The ASMI – An Indian SMG


I blame it on Taurus. You see, I was reading about Taurus, who is the Mr. Worldwide of foreign manufacturers, and stumbled across the T9. The T9 is a submachine gun made for an Indian Small Arms Competition, it looks like something anyone could build from an AR-15 build kit. This led me down a lot of websites that required a lot of Google Translating to read and understand everything concerning an Indian military competition for a new submachine gun. This eventually resulted in me finding my favorite, the Lokesh Machine ASMI. 

Admittedly, this is my favorite based on the idea that the thing works—and works as advertised. India doesn’t have the best run of domestically produced guns, and that’s likely why they had to team up with Taurus in the first place. ASMI or Asmi comes from the Sanskrit word Asmita, which means pride, self-respect, hard work, etc. If the ASMI functions as advertised, it might meet that name. 

Why the ASMI 

The ASMI submachine gun, a product of Lt. Col. Prasad Bansod’s design, was developed in 2020 after four months of intensive work at the Indian Army Infantry School, with support from the Defence Research and Development Organisation. The Indian Military’s commitment to the project is evident as they continue to refine the weapon. Interestingly, the ASMI is primarily intended for police forces.

Courtesy Raksha Anirveda

The border units in India are a bit more militarized than most due to sharing a border with both Pakistan and China. So, they have a fairly diverse armament selection. The units fielding the ASMI include the Border Security Force, the National Security Guard, and the paramilitary Assam Rifles. Each of these units is tasked with border and national security. Additionally, the PARA SF troops will also receive the ASMI. 

The submachine gun is a niche weapon these days. Most modern military forces choose short carbines, and submachine guns tend to be considered a bit underpowered. They do excel in extremely close quarters, especially for more traditional police forces who might want to avoid lugging a rifle on a common foot patrol. They work well in and out of vehicles. 

Courtesy Raksha Anirveda

It’s worth mentioning that until recently, the Indian Army and border teams were still using Sterling carbines. A new SMG might be a better option logistically than a rifle, and 9mm ammo might be the more common option. 

An In-Depth Look at the ASMI 

The ASMI is a 9mm submachine gun that makes use of several familiar concepts. It’s not a gun that innovates but rather gathers innovations that modernize them. The ASMI takes cues from the Uzi. The magazine sits inside the pistol grip, which helps keep the weapon super short and compact. The gun is only 24 inches overall with the stock deployed.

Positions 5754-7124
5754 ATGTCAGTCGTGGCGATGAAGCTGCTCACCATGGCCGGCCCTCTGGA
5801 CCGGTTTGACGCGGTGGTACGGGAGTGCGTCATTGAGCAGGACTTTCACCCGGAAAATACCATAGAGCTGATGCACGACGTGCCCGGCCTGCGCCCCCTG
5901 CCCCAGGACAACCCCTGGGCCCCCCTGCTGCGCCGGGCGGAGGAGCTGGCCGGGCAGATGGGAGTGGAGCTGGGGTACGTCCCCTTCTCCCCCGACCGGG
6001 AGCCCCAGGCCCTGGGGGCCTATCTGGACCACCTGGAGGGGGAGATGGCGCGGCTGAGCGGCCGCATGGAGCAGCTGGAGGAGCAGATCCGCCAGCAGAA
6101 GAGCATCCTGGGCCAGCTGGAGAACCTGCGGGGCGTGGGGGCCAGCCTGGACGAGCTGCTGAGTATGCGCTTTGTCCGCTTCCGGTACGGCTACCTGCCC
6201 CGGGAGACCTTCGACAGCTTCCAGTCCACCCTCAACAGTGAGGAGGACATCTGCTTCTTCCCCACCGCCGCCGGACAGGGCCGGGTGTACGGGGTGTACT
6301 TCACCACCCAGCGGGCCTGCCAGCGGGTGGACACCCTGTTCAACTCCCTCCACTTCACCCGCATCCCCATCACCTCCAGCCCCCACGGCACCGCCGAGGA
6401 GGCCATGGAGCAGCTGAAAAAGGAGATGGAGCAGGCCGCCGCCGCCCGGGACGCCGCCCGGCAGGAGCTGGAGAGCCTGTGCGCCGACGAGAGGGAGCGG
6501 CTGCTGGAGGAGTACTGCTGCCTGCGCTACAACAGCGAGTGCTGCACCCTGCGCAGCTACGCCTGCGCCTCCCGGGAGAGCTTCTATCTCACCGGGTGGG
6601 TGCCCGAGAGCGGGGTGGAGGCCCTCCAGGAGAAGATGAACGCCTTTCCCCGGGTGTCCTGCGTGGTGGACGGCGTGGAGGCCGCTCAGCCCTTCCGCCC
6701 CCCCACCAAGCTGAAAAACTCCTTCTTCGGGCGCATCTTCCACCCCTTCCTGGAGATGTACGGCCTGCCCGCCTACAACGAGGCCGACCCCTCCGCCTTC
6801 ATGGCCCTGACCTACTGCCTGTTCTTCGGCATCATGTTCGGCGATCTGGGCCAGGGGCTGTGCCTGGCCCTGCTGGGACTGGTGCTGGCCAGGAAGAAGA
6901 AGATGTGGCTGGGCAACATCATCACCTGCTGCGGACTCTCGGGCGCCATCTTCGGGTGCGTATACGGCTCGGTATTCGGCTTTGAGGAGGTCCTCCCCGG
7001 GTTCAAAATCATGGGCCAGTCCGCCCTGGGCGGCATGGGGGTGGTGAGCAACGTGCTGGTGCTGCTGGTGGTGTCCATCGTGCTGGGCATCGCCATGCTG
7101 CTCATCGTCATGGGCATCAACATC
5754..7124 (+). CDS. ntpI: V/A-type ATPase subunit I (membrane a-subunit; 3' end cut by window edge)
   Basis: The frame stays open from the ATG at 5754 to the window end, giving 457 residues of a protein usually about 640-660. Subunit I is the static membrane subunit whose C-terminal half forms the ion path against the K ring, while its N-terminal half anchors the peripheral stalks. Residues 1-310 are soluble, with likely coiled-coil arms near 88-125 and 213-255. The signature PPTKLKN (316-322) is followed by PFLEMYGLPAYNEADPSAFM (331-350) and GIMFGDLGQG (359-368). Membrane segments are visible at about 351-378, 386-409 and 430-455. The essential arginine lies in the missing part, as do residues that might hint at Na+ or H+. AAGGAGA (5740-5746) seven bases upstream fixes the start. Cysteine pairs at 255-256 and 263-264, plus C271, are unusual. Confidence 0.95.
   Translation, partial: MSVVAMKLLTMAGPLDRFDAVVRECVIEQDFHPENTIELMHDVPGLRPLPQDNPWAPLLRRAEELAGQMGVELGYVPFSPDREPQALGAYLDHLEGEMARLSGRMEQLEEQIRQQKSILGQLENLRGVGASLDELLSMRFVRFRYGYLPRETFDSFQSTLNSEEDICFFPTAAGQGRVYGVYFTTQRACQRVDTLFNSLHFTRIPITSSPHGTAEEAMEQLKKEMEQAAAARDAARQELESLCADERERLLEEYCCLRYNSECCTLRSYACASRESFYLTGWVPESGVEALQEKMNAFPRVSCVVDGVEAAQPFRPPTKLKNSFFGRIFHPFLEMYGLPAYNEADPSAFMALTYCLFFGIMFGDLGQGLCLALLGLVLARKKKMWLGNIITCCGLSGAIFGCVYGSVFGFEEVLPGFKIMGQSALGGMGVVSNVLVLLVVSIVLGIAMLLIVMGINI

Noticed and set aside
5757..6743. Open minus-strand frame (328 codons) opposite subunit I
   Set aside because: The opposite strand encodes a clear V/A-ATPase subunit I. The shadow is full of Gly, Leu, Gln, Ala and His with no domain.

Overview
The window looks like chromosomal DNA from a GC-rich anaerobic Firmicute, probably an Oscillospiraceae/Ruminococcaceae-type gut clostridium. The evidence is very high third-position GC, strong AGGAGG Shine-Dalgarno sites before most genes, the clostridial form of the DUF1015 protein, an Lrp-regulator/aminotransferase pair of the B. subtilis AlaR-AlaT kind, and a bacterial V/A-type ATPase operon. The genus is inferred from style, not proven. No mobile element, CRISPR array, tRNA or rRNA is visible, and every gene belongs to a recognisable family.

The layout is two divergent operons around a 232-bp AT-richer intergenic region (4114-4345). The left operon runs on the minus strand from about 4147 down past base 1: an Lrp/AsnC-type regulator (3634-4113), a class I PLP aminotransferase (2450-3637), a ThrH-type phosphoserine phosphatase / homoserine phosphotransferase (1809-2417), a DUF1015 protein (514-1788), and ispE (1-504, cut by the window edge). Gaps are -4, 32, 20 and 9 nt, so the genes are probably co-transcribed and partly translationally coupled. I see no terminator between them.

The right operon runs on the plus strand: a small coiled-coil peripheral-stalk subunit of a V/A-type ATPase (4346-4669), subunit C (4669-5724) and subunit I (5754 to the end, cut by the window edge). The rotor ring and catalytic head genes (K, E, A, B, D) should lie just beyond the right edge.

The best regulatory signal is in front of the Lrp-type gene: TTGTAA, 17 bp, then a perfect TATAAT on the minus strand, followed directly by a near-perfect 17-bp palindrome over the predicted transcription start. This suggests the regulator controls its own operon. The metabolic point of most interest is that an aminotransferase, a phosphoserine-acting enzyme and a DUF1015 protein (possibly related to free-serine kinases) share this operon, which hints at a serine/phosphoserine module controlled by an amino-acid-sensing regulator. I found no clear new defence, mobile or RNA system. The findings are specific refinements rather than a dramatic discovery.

With the stock folded, the gun is only 15 inches long. The ASMI uses modern polymer for the frame and aircraft-grade aluminum for the upper receiver. It even uses Glock magazines. More than a few of the Indian entries in the SMG world use Glock magazines. 

Courtesy Raksha Anirveda

The gun still uses a direct blowback system. While reliable, cheap, and easy to manufacture, the blowback systems have excessive recoil. It’s controllable, but it could be better. The use of a blowback design hopefully ensures the gun’s reliability, which would be important for Indian domestic arms production in the wake of the INSAS rifle. 

The ASMI functions with very modern ergonomics. The charging handle can be swapped from one side to the other. It appears the safety is ambidextrous. No word on the magazine release. 

Barrel lengths vary. There are 6.2-inch options, 7.2 inch, and an 8-inch version. It’s unclear if all three have been adopted or if one has been chosen. Across the top, we have tons of room for optics and M-LOK slots. 


The ASMI’s design is fascinating. We rarely see modern SMGs with magazines in their grips. It’s interesting to see a modernized variant of that design, and it seems to be a promising domestically produced option. 

Does it Work? 

The Indian Army only ordered 550 of the ASMI. In fact, the Indian military put out another RFP, and B&T got the nod. This entry was for SMGs for pilots, armor crews, and similar roles. Why not fill that role with the ASMI? 

We’ve heard that producing that many guns would be a strain on production, and that’s why B&T got the nod. It could be true; the ASMI is a new gun, and maybe production is slow. It’s not quite clear, and we haven’t heard much from the ASMI about its 550 gun order and its performance. 

Personally, as an SMG fan, I’ll be keeping a close eye on the SMG developments in India. 

Travis Pike
Travis Pike is a former Marine Machine gunner who served with 2nd Bn 2nd Marines for 5 years. He deployed in 2009 to Afghanistan and again in 2011 with the 22nd MEU(SOC) during a record setting 11 months at sea. He’s trained with the Romanian Army, the Spanish Marines, the Emirate Marines and the Afghan National Army. He serves as an NRA certified pistol instructor and teaches concealed carry classes.